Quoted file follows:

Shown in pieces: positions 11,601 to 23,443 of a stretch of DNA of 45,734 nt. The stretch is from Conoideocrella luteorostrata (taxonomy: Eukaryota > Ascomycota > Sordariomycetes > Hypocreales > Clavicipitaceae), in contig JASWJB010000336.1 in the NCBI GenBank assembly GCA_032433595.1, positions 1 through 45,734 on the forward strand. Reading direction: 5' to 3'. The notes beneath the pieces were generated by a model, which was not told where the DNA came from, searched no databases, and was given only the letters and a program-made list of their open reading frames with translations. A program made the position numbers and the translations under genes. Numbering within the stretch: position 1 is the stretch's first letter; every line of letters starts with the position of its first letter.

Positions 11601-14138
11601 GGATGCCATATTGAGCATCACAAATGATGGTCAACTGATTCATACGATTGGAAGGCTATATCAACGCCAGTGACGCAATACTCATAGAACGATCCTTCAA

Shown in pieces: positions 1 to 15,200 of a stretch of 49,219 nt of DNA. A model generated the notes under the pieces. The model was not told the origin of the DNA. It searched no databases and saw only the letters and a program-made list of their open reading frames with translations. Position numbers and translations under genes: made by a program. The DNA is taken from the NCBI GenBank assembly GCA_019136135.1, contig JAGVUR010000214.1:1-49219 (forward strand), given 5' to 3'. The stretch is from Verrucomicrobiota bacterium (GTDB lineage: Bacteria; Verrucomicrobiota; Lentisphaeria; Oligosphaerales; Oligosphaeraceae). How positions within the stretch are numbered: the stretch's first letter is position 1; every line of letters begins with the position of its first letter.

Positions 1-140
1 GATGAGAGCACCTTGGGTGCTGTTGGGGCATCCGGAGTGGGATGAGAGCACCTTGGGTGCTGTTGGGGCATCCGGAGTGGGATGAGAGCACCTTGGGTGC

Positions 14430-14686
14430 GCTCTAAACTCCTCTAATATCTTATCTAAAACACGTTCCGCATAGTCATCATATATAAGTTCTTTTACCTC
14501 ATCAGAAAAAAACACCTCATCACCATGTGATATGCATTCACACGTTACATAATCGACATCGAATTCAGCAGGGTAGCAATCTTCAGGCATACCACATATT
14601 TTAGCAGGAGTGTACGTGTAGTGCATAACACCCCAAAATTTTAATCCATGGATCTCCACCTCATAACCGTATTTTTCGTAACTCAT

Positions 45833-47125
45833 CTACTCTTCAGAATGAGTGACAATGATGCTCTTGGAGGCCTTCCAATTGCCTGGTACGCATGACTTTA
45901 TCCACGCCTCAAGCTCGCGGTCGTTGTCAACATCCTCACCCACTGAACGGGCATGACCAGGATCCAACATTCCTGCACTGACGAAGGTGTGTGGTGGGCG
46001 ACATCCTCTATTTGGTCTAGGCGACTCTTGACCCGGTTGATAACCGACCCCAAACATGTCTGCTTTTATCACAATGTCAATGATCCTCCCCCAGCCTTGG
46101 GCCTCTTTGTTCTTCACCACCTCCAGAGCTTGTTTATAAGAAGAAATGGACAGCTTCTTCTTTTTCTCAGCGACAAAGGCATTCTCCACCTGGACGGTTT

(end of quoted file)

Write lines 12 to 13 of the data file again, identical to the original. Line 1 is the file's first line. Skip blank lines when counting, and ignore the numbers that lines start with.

45833 CTACTCTTCAGAATGAGTGACAATGATGCTCTTGGAGGCCTTCCAATTGCCTGGTACGCATGACTTTA
45901 TCCACGCCTCAAGCTCGCGGTCGTTGTCAACATCCTCACCCACTGAACGGGCATGACCAGGATCCAACATTCCTGCACTGACGAAGGTGTGTGGTGGGCG